“In publishing ‘Howl,’ I was curious to leave behind after my generation an emotional time bomb that would continue exploding in U.S. consciousness, in case our military-industrial-
nationalist complex solidified into a repressive police bureaucracy.”
“I was also curious to see how [Eric Drooker] would interpret my work. And I thought that with today’s lowered attention span TV consciousness, this would be a kind of updating of the presentation of my work . . . To me, the megalopolis landscapes are the most interesting—that gigantic skyscraper vision. He really captured that sense of Moloch I was going for in the second section of ‘Howl’—’Moloch whose buildings are judgment!'”
“I began collecting Drooker’s posters soon after overcoming shock, seeing in contemporary images the same dangerous class conflict I’d remembered from childhood, pre-Hitler block print wordless novels . . . the solitary artist dwarfed by the canyons of a Wall Street megalopolis lay shadowed behind my own vision of Moloch. . . . What ‘shocked’ me in Drooker’s scratchboard prints was his graphic illustration of economic crisis similar to Weimar-American 1930’s Depressions. . . . Drooker illustrated the city’s infrastructural stress, housing decay, homelessness, garbage-hunger and bitter suffering of marginalized families, Blacks and youth, with such vivid detail that the authoritarian reality horror of our contemporary dog-eat-dog Malthusian technoeconomic class-war became immediately visible. . . . As I’d followed his work over a decade, I was flattered that so radical an artist of later generations found the body of my poetry still relevant, even inspiring. Our paths crossed often . . . ”
by Eric Drooker
First time I hung with Allen Ginsberg, one long hot summer night in 1988, the streets were hopping mad. Riot cops on horseback were slowly moving in our direction, enforcing a midnight curfew, but the chanting crowd refused to leave Tompkins Square Park—a refuge for punks, homeless, squatters, artists and other riffraff who’d been “keeping real estate prices down” on Manhattan’s Lower East Side. When the police charged, swinging clubs, we lost each other in the crowd.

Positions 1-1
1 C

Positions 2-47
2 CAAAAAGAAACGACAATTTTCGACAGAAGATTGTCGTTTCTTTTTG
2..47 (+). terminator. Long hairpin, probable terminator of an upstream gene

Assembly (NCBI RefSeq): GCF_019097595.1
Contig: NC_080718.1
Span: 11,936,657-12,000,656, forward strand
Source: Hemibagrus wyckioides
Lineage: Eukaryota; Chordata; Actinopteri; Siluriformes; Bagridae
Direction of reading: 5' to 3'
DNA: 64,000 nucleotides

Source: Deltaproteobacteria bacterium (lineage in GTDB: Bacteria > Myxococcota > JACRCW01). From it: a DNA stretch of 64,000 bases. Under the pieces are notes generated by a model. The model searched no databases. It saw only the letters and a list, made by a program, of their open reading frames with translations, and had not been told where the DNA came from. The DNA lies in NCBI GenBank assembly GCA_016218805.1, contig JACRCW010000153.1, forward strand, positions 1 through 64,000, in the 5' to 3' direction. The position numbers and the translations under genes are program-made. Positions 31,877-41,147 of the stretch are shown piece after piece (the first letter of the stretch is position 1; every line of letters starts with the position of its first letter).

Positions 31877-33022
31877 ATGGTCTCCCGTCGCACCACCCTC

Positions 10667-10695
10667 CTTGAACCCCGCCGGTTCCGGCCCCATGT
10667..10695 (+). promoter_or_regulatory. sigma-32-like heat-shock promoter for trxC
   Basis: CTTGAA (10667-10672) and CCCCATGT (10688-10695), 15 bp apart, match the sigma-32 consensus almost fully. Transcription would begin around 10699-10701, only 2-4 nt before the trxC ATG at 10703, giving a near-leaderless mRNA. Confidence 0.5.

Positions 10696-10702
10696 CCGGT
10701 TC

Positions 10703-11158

When I bumped into Allen a year later, and he realized that I was the artist who’d created so many of the street posters in the neighborhood, he admitted that he’d been peeling them off brick walls and lampposts, and collecting them at home. He suggested we do a poster together. Over time, we collaborated on numerous projects, bouncing his words off my pictures.
Our book, Illuminated Poems, became an underground classic, and ultimately caught the attention of filmmakers Rob Epstein and Jeffrey Friedman. They were just starting to direct a feature film about Allen’s early poem “Howl” and it’s historical significance—with Hollywood actors playing Ginsberg and his friends, Jack Kerouac and Neil Cassady. When they approached me with the ingenious idea of animating “Howl,” I thought they were nuts and said “sure, let’s animate Dante’s Inferno while we’re at it!” Then they told me I’d work with a team of studio animators who would bring my pictures to life . . . how could I say no?
Last time I hung with Allen Ginsberg was on a cold winter night three months before he died. Over the phone he’d invited me to join him for dinner at his favorite Chinese restaurant. As usual, we discussed current events, politics, and eventually got onto the subject of art. Allen brought up the painting The Triumph of Death by the 16th century master, Pieter Bruegel the Elder.
“Have you ever seen it . . . in real life?” he asked.
“No . . . not yet. Where is it?” I asked.
“It’s in Spain, in the Prado Museum. It’s enormous and fucking terrifying!”
After supper we went up to his apartment, where Allen was in the process of getting rid of things he no longer needed.
“Hey Eric, you want this jacket? It looks about your size.”
He handed me a crimson-red blazer jacket. I tried it on. . . .
“Good fit” he said, “now it’s yours.”